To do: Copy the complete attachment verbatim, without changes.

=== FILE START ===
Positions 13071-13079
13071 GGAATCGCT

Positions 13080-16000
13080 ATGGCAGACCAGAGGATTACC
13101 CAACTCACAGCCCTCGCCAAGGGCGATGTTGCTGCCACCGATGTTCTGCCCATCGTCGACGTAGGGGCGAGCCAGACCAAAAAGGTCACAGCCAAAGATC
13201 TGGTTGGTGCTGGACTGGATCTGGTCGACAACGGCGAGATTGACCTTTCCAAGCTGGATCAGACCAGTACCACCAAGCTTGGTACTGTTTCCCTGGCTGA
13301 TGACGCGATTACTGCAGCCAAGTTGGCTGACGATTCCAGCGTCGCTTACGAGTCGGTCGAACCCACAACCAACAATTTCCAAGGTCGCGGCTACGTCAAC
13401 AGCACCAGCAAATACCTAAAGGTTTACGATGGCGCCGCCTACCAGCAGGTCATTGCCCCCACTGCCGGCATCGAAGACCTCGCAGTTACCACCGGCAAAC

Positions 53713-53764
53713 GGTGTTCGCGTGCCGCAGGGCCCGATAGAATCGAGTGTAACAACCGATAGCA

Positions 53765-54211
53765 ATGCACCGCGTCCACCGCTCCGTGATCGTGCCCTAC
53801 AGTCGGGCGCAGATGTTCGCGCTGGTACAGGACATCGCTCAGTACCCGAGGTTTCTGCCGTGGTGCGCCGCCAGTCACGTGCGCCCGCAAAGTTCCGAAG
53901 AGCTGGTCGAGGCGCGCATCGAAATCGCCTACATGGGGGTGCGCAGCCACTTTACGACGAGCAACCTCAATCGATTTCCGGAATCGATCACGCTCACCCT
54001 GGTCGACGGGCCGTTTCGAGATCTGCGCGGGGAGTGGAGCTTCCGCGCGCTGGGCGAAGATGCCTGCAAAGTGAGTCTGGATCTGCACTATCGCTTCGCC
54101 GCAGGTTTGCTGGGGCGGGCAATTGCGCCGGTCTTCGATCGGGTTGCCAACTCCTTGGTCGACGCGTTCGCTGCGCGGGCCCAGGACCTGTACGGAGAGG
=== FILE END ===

Positions 13071-13079
13071 GGAATCGCT

Positions 13080-16000
13080 ATGGCAGACCAGAGGATTACC
13101 CAACTCACAGCCCTCGCCAAGGGCGATGTTGCTGCCACCGATGTTCTGCCCATCGTCGACGTAGGGGCGAGCCAGACCAAAAAGGTCACAGCCAAAGATC
13201 TGGTTGGTGCTGGACTGGATCTGGTCGACAACGGCGAGATTGACCTTTCCAAGCTGGATCAGACCAGTACCACCAAGCTTGGTACTGTTTCCCTGGCTGA
13301 TGACGCGATTACTGCAGCCAAGTTGGCTGACGATTCCAGCGTCGCTTACGAGTCGGTCGAACCCACAACCAACAATTTCCAAGGTCGCGGCTACGTCAAC
13401 AGCACCAGCAAATACCTAAAGGTTTACGATGGCGCCGCCTACCAGCAGGTCATTGCCCCCACTGCCGGCATCGAAGACCTCGCAGTTACCACCGGCAAAC

Positions 53713-53764
53713 GGTGTTCGCGTGCCGCAGGGCCCGATAGAATCGAGTGTAACAACCGATAGCA

Positions 53765-54211
53765 ATGCACCGCGTCCACCGCTCCGTGATCGTGCCCTAC
53801 AGTCGGGCGCAGATGTTCGCGCTGGTACAGGACATCGCTCAGTACCCGAGGTTTCTGCCGTGGTGCGCCGCCAGTCACGTGCGCCCGCAAAGTTCCGAAG
53901 AGCTGGTCGAGGCGCGCATCGAAATCGCCTACATGGGGGTGCGCAGCCACTTTACGACGAGCAACCTCAATCGATTTCCGGAATCGATCACGCTCACCCT
54001 GGTCGACGGGCCGTTTCGAGATCTGCGCGGGGAGTGGAGCTTCCGCGCGCTGGGCGAAGATGCCTGCAAAGTGAGTCTGGATCTGCACTATCGCTTCGCC
54101 GCAGGTTTGCTGGGGCGGGCAATTGCGCCGGTCTTCGATCGGGTTGCCAACTCCTTGGTCGACGCGTTCGCTGCGCGGGCCCAGGACCTGTACGGAGAGG